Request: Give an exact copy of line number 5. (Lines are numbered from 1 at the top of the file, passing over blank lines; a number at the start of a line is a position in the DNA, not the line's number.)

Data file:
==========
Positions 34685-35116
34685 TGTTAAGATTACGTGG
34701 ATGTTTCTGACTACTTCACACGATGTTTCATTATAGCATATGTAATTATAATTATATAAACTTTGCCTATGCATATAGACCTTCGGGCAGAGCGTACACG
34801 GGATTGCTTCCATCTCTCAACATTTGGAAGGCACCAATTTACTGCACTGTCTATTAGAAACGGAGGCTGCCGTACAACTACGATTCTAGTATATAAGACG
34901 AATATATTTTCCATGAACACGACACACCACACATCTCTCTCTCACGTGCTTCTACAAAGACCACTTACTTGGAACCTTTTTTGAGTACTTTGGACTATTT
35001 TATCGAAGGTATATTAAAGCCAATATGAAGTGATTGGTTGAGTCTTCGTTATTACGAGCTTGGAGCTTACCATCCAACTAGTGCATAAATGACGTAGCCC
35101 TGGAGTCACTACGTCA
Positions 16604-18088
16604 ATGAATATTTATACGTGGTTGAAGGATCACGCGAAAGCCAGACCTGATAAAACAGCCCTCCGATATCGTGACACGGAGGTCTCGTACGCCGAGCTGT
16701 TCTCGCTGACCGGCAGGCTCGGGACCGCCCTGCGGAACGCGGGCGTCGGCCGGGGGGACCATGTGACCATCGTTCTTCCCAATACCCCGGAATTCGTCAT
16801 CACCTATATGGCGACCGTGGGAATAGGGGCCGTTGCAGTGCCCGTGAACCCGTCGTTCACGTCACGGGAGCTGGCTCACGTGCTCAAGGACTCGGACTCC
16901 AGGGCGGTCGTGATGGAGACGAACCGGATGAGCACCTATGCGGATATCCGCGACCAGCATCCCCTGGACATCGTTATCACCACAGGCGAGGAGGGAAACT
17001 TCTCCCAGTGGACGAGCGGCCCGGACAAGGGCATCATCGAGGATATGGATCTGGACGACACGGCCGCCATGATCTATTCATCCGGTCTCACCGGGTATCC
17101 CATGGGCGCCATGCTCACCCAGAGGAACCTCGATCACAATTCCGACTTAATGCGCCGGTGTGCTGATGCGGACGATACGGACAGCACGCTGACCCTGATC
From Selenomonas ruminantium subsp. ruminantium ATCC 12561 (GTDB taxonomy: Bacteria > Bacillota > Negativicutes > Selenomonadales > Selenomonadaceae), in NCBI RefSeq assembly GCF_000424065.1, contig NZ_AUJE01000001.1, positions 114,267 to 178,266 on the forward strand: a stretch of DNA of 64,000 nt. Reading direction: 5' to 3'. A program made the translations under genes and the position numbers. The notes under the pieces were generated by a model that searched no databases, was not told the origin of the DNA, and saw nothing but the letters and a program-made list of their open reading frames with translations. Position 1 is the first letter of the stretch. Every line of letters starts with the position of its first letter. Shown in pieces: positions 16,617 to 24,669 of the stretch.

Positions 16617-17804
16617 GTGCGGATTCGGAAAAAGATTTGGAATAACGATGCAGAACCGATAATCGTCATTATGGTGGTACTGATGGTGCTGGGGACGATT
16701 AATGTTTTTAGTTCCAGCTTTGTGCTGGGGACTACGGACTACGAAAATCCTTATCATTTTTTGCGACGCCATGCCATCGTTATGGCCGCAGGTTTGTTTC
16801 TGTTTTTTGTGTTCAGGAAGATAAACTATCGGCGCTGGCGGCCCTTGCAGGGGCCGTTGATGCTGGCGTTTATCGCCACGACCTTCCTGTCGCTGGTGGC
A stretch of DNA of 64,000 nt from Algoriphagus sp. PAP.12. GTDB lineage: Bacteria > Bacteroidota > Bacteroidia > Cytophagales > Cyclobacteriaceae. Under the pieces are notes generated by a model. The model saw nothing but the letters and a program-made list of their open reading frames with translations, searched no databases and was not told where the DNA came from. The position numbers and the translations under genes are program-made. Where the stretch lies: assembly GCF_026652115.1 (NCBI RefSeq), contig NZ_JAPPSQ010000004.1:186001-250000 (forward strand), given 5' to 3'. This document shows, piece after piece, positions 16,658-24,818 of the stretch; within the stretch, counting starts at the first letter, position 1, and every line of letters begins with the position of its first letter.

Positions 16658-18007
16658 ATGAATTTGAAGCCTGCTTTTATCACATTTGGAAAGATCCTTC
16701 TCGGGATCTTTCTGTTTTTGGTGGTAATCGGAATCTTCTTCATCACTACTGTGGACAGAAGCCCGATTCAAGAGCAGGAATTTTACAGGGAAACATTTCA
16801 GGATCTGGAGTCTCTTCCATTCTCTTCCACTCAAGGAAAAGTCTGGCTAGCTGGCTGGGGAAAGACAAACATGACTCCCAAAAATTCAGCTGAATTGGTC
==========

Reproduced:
34901 AATATATTTTCCATGAACACGACACACCACACATCTCTCTCTCACGTGCTTCTACAAAGACCACTTACTTGGAACCTTTTTTGAGTACTTTGGACTATTT